China’s Xi Jinping to visit Russia next week, says Kremlin
The visit comes as China offers to broker peace in Ukraine, an effort that has been met with scepticism in the West.
Chinese President Xi Jinping will be in Russia next week for a state visit after he was invited by President Vladimir Putin, the Kremlin said on Friday.
The two-day trip beginning on Monday comes as Beijing offers to broker peace in Ukraine, an effort that has been met with scepticism in the West given China’s diplomatic support for Russia.
“During the talks, they will discuss topical issues of further development of comprehensive partnership relations and strategic cooperation between Russia and China,” the Kremlin said.
“A number of important bilateral documents will be signed,” it added.
China and Russia struck a “no limits” partnership in February 2022, when Putin was visiting Beijing for the opening of the Winter Olympics, weeks before Russia invaded Ukraine.
The two sides have since continued to reaffirm the strength of their ties. Trade between the two countries has soared since the invasion, and China is Russia’s biggest buyer of oil, a key source of revenue for Moscow.
But in recent weeks, China has been trying to play mediator between Russia and Ukraine.
On February 24, exactly a year after Russia invaded Ukraine, China released a 12-point position paper on the war, in which it called for a ceasefire and talks between the two parties.
Earlier this week, Beijing also offered to mediate between Russia and Ukraine on the Black Sea grain deal, which is due to be extended.
And on Thursday, in a rare phone conversation with his Ukrainian counterpart, China’s foreign minister said Beijing is concerned about the year-old grinding conflict spinning out of control and urged talks on a political solution with Moscow.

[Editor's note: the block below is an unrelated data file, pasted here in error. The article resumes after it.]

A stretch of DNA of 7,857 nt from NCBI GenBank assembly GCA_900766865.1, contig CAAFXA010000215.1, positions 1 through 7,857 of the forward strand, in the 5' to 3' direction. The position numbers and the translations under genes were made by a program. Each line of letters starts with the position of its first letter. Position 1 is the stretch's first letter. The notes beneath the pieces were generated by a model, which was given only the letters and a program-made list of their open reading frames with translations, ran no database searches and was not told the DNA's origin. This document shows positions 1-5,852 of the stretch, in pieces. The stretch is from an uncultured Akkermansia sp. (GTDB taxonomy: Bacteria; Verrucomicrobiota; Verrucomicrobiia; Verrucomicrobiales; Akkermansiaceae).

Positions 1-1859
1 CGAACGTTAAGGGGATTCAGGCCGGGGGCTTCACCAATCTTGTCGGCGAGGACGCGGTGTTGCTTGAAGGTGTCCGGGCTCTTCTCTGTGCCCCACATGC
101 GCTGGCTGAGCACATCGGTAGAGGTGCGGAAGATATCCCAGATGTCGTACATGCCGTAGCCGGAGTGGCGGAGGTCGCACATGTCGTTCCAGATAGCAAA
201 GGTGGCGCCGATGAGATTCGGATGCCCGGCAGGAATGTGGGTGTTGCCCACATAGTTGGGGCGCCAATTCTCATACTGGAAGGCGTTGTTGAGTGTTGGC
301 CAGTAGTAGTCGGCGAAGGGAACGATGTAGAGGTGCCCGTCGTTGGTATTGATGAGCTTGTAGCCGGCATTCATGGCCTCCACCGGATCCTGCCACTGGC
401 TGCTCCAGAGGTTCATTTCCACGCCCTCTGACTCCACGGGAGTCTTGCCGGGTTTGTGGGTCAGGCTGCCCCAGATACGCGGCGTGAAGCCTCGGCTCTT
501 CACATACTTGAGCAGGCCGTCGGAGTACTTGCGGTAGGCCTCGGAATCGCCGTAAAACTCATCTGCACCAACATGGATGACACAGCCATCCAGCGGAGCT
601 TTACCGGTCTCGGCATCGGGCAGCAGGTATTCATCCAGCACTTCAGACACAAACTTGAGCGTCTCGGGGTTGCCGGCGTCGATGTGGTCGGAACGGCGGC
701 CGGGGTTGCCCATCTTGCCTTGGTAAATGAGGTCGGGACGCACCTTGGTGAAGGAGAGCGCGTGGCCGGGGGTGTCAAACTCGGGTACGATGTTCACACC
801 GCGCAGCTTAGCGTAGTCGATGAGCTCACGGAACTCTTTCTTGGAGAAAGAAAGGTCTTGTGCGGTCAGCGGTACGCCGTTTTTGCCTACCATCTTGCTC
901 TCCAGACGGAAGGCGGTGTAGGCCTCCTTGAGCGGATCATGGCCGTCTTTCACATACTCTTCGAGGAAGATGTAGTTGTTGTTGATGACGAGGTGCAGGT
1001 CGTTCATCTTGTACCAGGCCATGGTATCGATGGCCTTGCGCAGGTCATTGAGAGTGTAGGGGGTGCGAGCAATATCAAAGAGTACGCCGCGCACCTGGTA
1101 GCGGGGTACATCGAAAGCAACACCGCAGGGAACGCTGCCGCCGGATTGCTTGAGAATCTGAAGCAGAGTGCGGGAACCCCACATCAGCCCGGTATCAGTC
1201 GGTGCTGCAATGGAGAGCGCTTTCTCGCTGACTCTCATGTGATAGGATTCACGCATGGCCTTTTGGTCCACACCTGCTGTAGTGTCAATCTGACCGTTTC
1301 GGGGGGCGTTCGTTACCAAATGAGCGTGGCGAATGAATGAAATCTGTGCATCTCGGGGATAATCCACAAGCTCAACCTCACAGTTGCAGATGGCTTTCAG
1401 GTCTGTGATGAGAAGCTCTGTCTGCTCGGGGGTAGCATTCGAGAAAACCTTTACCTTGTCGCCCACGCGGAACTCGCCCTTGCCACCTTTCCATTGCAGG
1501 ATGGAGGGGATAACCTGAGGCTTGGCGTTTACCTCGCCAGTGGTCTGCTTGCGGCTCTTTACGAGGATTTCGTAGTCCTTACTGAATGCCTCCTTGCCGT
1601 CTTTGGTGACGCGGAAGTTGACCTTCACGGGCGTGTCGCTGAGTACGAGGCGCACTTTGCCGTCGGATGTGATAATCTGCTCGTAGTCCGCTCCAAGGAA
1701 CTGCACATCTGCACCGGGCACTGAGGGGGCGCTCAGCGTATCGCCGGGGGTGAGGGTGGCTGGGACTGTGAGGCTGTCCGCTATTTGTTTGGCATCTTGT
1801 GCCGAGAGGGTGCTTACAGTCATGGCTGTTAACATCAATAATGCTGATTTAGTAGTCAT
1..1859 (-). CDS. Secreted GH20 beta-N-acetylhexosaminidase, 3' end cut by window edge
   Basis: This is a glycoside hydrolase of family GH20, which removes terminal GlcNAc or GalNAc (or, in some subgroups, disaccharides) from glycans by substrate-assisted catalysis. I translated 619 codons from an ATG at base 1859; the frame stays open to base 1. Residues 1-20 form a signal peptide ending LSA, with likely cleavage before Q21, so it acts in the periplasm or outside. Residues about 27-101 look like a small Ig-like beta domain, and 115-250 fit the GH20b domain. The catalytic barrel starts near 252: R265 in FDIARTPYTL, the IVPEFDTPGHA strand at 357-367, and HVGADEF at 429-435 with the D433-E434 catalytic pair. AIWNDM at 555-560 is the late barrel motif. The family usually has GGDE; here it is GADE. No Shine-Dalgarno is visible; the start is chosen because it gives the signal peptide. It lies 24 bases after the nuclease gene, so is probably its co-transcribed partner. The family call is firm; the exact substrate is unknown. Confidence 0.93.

Qin Gang told Dmytro Kuleba that China has “always upheld an objective and fair stance on the Ukraine issue, has committed itself to promoting peace and advancing negotiations and calls on the international community to create conditions for peace talks”, China’s foreign ministry said in a statement posted on its website.
Kuleba later tweeted that he and Qin “discussed the significance of the principle of territorial integrity”.
“I underscored the importance of [Ukrainian President Volodymyr Zelenskyy’s] Peace Formula for ending the aggression and restoring just peace in Ukraine,” wrote Kuleba, who spoke the same day with US Secretary of State Antony Blinken.
Al Jazeera’s Katrina Yu, reporting from Beijing, on Xi’s visit:
“[This trip is all about] promoting peace between Ukraine and Russia. China’s foreign ministry says that Beijing’s stance during the conflict has been consistent and that all it wants is for the two sides to sit down and talk.
“It released a peace plan to this effect last month outlining this push for dialogue, this push for negotiations.
“Beijing has also criticised the US, and other Western countries for imposing what it says are unilateral sanctions [against Russia] and fuelling the crisis by militarily supporting Ukraine.
“This trip is going to be a major show of public support for Moscow at a time when it is continuing its invasion of Ukraine. This is what Beijing intends to show, that this is advancing a multipolar world as opposed to one that’s just run by the US and other Western countries.
“Beijing also wants to deepen its economic ties with Russia, we’ve seen trade soar between the two countries since the invasion in 2022. It went up by 29 percent to $190bn, and much of that is the buying of cheap oil and gas from Russia, something that Beijing very much needs.
“Beijing is [also] going there to promote itself as a global leader and a mediator. Xi Jinping is capitalising on the recent success of Wang Yi, Beijing’s top diplomat, brokering a peace deal between Saudi Arabia and Iran. Xi’s very much going to point out to the international community that speaking to both Russia and Ukraine is something that Beijing can do and the US can not.”